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Andrew Peterson: Love and Thunder

I am outside on my front porch. The yellowed leaves are methodically falling from the black walnut in the yard, my breath is chalky visible in the recent cold snap, and lately I have been exploring the unpleasant nuances of the dark night of a soul – my own, to be exact. It is a strange passion we live out on this over-glorified orb of rock hurtling through space at some rate that I’m sure would astound me were I to know what it was. It is an odd series of days, I am realizing, when you question your own faith more than you question your own doubt. And, indeed, it is these nagging questions which have prompted me to share my thoughts on Andrew Peterson’s 2003 album, Love and Thunder.


So, why did Eric title this post, “Andrew Peterson: Love and Thunder”, when all he’s done so far is talk about himself? Because I want you to know, dear reader, why I like this album so much: I am richer for having been physically present when some of these songs were born “from the void of the wire and the wood”. I am humbled – sometimes a good thing, eh? – by the sheer grace and honesty of his words. I resonate with the album’s starkness and revel in its hope. I remember Andrew playing “Family Man” for us, his band, in a Wichita hotel room. I remember hearing “Silence of God” for the first time during a soundcheck. Andrew might remember things otherwise, but I have vividly fond memories from the tour all of which aided me in thinking and seeing better.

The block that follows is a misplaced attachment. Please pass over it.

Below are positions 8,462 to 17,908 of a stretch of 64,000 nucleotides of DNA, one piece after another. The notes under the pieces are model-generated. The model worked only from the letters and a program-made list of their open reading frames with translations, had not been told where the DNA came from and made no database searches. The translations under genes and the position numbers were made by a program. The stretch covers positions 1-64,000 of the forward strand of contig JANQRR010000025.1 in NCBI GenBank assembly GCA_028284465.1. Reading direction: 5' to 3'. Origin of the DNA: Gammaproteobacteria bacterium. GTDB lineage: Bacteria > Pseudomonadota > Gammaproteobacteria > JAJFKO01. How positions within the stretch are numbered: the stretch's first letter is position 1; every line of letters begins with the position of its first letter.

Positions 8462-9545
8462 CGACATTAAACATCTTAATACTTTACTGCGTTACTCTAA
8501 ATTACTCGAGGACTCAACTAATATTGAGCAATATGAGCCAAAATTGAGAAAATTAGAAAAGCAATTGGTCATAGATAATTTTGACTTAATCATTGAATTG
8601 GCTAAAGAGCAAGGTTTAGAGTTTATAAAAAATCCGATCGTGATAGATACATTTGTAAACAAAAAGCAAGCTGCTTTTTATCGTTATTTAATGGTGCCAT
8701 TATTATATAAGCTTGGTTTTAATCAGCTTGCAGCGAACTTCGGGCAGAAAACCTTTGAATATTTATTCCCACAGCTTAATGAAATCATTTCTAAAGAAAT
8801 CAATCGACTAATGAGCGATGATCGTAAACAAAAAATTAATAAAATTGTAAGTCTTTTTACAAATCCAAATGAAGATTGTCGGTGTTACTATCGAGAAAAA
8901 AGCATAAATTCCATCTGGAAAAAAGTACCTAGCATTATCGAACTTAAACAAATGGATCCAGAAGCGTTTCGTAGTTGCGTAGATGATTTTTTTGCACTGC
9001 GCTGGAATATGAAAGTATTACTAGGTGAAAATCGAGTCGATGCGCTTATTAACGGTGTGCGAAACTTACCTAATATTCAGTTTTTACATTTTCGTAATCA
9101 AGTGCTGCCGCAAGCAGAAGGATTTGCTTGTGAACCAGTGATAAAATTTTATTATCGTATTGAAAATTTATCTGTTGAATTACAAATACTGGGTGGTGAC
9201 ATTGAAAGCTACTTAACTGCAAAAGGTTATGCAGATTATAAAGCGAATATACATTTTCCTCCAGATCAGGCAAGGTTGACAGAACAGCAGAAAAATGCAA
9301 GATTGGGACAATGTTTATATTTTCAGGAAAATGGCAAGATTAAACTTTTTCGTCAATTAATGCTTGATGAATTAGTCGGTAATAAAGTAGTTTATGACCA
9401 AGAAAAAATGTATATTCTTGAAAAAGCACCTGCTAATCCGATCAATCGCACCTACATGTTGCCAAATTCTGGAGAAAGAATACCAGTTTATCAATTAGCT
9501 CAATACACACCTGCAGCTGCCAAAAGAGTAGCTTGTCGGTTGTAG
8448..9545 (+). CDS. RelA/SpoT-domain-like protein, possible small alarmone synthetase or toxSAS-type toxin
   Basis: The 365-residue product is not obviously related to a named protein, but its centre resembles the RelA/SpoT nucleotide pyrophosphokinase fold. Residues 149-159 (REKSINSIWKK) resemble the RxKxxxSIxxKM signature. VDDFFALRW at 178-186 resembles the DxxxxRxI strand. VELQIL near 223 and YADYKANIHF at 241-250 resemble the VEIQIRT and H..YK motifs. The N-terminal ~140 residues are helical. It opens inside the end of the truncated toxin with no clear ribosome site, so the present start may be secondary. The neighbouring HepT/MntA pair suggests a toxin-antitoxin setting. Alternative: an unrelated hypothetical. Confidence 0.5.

L&T is an album that is delicate in its haunting, beautiful in its sorrow, rich in questions, fertile in its proclamation of faith and doubt, and painstakingly glorious in its production. It is an album of songs that, no doubt, came from a dark night of Andrew’s own soul. And that, I suppose, is why I am drawn to write about it now. Misery enjoys company. No man or woman escapes this hurtling orb without suffering at the gates of pain, whether it is intense or minute, emotional or physical, faced head-on or avoided altogether. It is the condition of things as they are, but not as they one day shall be. I am grateful for the wisdom and insight of Andrew Peterson, as a friend, a songwriter and as a person who has possibly passed through the depths of earth (or hell) and returned a scarred, bruised and battered man, but all the more holy in his humanity.

*Of course, this very splendid album is available for purchase here in the Rabbit Room.*

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